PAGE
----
Small Business

GPS Employee Tracking Apps; What does UK law say?

A quick guide to GPS time tracking apps, employee opinions and the UK law ...
Sean QuinnPosted on Friday, December 9th 2022

Although GPS has been around since 1973, it wasn't until the early 21st century that this technology became embedded into most of our lives. Far from its simple intended purpose of navigating and positioning, GPS technology has now been adopted by apps which do everything from checking the local weather forecast, to ordering food from local restaurants. Most smartphone users are now accustomed to apps requesting their location, and in most cases will share this data willingly to improve their experience.

However, many are now calling into question the necessity of 24/7 background location tracking, and what personal information our location history might convey to those harvesting this data. In particular, many employees have concerns about the GPS tracking features built into employee monitoring apps, and the extent of tracking these apps can provide. In many workplaces, location tracking apps are a contentious subject - they may provide genuine benefits to employers and employees alike, but can also raise questions about our right to privacy.

How do GPS time tracking apps work?

Different GPS-enabled tracking apps all track your time (and movements) in various ways, depending on the permissions the app requests and the settings your employer has enabled.

Many employee monitoring apps provide 'background location tracking', which means your GPS location can be continuously monitored, even when you're not actively using the app. Some apps will allow employers to specify your working hours, so live GPS tracking will only be available during those hours, and your location is only ever recorded during your shifts. However, other (more invasive) apps will be set to always track by default, which means GPS tracking is enabled 24 hours a day, even if you're off the clock.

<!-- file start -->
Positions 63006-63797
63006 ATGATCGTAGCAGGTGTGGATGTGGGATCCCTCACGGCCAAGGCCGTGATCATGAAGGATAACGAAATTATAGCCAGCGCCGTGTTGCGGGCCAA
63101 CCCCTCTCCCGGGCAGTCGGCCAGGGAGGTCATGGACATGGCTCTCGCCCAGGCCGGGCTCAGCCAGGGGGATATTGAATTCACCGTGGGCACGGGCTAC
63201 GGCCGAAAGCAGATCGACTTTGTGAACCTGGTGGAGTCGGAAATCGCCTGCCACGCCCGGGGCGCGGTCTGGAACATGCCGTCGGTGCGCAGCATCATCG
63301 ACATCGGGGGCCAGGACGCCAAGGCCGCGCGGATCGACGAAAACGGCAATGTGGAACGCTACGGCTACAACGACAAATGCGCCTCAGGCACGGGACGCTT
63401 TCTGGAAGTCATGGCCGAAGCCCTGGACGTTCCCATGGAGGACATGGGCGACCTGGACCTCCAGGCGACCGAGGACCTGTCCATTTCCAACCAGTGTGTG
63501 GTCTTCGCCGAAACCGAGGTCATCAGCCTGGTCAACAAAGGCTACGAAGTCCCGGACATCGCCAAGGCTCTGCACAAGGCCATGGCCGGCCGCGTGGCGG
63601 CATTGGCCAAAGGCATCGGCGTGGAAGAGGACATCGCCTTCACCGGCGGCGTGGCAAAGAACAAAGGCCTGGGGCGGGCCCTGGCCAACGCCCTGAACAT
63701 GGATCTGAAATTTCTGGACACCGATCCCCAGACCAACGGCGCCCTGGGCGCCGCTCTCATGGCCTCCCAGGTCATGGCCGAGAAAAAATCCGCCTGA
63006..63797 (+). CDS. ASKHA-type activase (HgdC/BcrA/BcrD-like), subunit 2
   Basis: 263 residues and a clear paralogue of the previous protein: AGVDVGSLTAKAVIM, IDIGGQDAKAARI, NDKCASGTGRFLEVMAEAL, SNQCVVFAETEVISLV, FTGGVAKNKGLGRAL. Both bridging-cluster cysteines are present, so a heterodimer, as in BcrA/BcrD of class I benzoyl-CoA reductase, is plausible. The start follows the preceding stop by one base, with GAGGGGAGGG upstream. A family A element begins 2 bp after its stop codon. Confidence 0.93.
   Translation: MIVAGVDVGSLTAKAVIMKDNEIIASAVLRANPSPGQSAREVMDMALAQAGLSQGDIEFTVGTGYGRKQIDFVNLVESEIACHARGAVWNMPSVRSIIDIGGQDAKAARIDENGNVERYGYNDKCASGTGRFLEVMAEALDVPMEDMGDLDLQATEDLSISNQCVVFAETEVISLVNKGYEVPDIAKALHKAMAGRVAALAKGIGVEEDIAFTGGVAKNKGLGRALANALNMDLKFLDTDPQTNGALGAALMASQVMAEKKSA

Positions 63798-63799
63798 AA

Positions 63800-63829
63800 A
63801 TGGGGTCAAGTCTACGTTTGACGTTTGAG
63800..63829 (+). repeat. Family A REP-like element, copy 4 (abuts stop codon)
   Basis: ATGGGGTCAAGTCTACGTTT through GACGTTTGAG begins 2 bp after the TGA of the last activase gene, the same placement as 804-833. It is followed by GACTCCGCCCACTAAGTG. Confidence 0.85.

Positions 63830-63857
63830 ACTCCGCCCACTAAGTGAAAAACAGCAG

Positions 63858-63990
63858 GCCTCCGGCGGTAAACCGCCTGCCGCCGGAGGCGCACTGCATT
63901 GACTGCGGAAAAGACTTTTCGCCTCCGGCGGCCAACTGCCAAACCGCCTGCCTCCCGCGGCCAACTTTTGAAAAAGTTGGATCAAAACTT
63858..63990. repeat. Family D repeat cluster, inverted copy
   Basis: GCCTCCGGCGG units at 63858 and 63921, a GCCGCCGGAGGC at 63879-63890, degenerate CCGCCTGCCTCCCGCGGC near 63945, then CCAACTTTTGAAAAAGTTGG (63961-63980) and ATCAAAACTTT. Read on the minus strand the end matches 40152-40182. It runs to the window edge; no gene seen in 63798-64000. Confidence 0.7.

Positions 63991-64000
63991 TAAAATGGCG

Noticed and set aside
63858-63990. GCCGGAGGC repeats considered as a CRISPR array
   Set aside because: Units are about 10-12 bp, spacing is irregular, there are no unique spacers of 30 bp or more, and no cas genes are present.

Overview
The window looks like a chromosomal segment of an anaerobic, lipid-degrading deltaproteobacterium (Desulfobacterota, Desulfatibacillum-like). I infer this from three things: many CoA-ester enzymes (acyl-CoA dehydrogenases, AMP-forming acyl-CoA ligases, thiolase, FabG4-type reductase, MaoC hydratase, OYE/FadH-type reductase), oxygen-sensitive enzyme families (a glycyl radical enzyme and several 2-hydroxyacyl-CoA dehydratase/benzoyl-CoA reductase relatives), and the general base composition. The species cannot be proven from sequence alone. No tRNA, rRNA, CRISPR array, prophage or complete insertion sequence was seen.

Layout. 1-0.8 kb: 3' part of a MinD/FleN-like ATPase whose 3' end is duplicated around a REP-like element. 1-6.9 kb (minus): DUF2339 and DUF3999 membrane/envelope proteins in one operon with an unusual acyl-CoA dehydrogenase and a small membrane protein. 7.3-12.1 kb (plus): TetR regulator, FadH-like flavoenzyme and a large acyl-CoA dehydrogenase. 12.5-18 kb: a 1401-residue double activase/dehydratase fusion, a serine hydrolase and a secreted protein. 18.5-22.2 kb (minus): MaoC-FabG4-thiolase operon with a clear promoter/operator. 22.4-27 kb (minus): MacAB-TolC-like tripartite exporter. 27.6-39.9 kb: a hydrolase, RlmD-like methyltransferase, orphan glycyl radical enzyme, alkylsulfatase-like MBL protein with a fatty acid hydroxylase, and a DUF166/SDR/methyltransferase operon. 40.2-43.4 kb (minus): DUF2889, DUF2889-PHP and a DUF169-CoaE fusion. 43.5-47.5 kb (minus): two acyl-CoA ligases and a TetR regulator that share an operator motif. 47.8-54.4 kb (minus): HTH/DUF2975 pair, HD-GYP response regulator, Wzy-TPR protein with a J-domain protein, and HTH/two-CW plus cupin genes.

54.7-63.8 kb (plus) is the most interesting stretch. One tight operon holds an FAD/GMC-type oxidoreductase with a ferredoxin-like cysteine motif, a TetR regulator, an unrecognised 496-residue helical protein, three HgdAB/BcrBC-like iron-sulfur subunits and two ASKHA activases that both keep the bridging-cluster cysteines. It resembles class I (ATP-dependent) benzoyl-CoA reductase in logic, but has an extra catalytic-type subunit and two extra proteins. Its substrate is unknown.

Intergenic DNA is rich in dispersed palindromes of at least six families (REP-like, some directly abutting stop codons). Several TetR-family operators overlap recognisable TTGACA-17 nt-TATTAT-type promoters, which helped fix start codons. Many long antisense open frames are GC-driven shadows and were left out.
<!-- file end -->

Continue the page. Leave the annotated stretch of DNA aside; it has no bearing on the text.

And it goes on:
At the other end of the spectrum are apps which request and record your device's GPS location only when you perform certain functions, such as clocking in or out. This check is used to verify that you are at the right location (or within a pre-set acceptable radius) before you can clock in for work, and your precise GPS location at that point will usually be recorded for future reference if your employer wants to check your previous clock-in locations. Once the app is closed, you can then go about your day knowing that your employer cannot check your live GPS location, and your location data will only be updated the next time you clock in or out.

How do apps with automatic geofence clock-in work?

Many apps offer 'automatic clock-in', which will clock an employee in or out as soon as they cross a pre-set 'geofence'. Geofences are defined areas, usually a radius around an address, which cover the area you're expected to work in. Once you cross the boundary into a geofenced area, these apps will begin your work timer, and will pause it whenever you leave. This provides incredibly accurate time tracking, and means employees don't have to remember to clock in and out, but there are some serious privacy concerns surrounding this method of clock in.

In order to detect that a worker has crossed the boundary into work, the app must be tracking them before they arrive - in other words, their location must be tracked during their personal time.

Tracking an employee's location during what is considered personal time has serious privacy implications, and it may be difficult to justify the legal basis for collecting this sensitive personal data. After all, under GDPR, employers have a responsibility to provide justification for all data collected, and ensure data collection is not excessive.